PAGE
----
Thursday, January 17, 2013

The Interurban Routes We Wander


On a recent urban exploration trip to Northeast, Ohio we came across some abandoned rail cars with a peculiar history. Where did they come from? Where were they used? Crumbling on a rail line near I-71in Seville, Ohio these cars offer a glimpse into the history of we used to get around.


Cody Jay Mode and myself had met in Cincinnati before picking up Paule B in Dayton. We then set off on a trip to the Northeastern corner of Ohio. Our goal that day was to find and photograph the ruins of the former Chippewa Lake Amusement Park. We found it, but were contemplating how to go about finding a way in. After some debate and frustration, we decided to take a break and look for something else. Paule B had come across some abandoned rail cars on the internet that were nearby. We traced some rural roads on the GPS and came across a line of four or so rail car remains.


Nearby, the Northern Ohio Railway Museum stands. We assumed the cars belonged to them, but the museum was closed (they reopen to the public in May). Paule B parked his car off to the side of the road and we trekked through undisturbed snow.


Nearby, the low sounds of cars on I-71 could be heard, every now and then a car would pass by us on the nearby surface roads glancing in our direction. The rail cars sat quietly off to the side, slowly fading away further into history.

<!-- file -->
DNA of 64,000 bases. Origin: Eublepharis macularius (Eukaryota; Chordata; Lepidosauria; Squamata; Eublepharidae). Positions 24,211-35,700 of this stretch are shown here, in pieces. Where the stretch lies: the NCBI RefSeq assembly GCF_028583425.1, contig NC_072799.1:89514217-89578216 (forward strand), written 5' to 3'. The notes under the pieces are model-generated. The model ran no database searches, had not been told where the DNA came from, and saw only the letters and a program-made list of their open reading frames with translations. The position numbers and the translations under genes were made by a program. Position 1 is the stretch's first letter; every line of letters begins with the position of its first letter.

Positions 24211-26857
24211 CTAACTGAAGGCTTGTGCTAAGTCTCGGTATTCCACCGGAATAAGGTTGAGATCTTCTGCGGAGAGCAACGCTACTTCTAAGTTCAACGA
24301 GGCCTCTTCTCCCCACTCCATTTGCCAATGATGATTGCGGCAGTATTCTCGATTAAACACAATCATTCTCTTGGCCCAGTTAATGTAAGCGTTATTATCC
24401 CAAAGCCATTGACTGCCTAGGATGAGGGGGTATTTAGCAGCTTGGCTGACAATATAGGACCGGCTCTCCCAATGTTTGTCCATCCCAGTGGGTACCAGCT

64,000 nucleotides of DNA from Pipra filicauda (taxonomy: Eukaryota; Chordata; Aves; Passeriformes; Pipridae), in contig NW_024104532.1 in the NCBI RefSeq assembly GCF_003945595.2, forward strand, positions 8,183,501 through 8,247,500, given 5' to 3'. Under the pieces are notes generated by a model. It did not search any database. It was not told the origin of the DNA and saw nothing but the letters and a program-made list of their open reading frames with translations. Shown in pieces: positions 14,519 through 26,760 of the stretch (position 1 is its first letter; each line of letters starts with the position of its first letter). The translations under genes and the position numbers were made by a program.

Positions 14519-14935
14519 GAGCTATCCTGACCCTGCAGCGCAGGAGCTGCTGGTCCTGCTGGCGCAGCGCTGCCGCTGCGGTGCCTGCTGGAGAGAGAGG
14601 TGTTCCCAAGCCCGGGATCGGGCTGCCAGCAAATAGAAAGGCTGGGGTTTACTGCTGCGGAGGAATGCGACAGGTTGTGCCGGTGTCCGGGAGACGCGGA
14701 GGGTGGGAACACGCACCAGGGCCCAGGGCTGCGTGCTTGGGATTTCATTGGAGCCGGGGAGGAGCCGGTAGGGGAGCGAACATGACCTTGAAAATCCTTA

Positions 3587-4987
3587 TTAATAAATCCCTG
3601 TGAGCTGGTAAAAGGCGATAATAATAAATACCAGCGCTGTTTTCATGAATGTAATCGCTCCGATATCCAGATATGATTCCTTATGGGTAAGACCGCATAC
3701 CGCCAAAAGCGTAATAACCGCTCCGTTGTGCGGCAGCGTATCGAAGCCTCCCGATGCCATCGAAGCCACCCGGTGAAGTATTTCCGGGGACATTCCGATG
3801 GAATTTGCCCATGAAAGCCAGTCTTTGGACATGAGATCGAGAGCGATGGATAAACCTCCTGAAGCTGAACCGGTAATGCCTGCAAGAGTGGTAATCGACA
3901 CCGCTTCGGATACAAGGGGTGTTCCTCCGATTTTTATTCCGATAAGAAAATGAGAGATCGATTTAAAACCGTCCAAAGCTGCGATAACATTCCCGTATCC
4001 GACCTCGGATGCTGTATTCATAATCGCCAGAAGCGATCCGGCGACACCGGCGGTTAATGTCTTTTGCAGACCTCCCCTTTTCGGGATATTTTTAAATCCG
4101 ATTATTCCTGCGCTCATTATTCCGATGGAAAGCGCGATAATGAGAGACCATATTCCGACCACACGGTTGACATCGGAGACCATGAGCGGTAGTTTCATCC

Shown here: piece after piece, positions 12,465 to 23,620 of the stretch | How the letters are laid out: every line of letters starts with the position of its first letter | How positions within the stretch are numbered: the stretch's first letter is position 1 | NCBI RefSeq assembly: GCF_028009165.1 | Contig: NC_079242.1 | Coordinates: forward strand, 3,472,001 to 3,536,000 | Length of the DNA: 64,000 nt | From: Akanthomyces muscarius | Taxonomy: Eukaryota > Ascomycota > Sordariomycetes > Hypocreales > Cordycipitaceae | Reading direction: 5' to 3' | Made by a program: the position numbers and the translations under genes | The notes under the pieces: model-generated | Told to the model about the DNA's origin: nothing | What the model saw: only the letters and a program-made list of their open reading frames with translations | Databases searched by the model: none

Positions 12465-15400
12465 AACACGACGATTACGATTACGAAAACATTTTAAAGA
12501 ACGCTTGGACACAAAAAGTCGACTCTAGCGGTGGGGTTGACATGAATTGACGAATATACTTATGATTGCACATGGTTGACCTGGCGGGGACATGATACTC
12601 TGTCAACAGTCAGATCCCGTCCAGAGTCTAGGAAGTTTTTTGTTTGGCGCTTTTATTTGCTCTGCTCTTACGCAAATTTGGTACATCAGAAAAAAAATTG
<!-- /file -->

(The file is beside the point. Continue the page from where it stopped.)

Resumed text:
From first glance, they seemed like Interurban vehicles. Interurbans had once provided electric rail transit between nearby cities. At one time, nearly all of Ohio's small, medium and large sized cities were connected via interurban railroad networks.


These days, the landscape of transportation has changed - the muffled rumbling of the nearby highway was a sign of those changing times. The echoes of passing automobiles on the nearby overpass could be heard reverberating through the crumbling cars as we climbed our way through - making photographs and avoiding the dripping snow.


This day and age, the only rail lines connecting Ohio's major cities are of the freight variety. Passenger rail service connects Cleveland and Cincinnati to out of state metropolitan areas, but an Amtrak passenger line connecting Ohio's major cities was arrogantly scrapped by Governor Kasich a few years back.


In Ohio today, rail transit exists as infrequent Amtrak service and in the form of Cleveland's subway. Currently under construction, Cincinnati's Modern Streetcar will connect destinations in the Queen City's urban core, but all in all - rail transit in Ohio is a shell of its former self in a state that has come to depend solely on congested highways.

- Ohio City Station of the Cleveland Red Line. From the 2009 update: The Catacombs of Cleveland.
The tracks that these forsaken machines sit on runs to the nearby museum where we could see numerous restored vehicles from the United States' "trolley era." With the museum closed though, there was no one around to ask about the abandoned vehicles.

I scanned the museum's website, but could only find information on the cars they had restored and not the abandoned ones we had explored. I posted a topic on asking if anyone had information. Luckily, a member of the museum's board of directors responded.

"The cars are CH&D 101 and NOT&L 1510. The 4-wheeled frame is from a McGuire-Cummings snow sweeper. The snow sweeper frame now belongs to another museum. The sister cars, NOT&L 1519 and CH&D 105 are under roof in one of our barns. We will be open again to the public from May to October on Saturdays from 10:00AM to 4:00PM."

The "4-wheeled frame" he was referring to can be seen in this photograph below: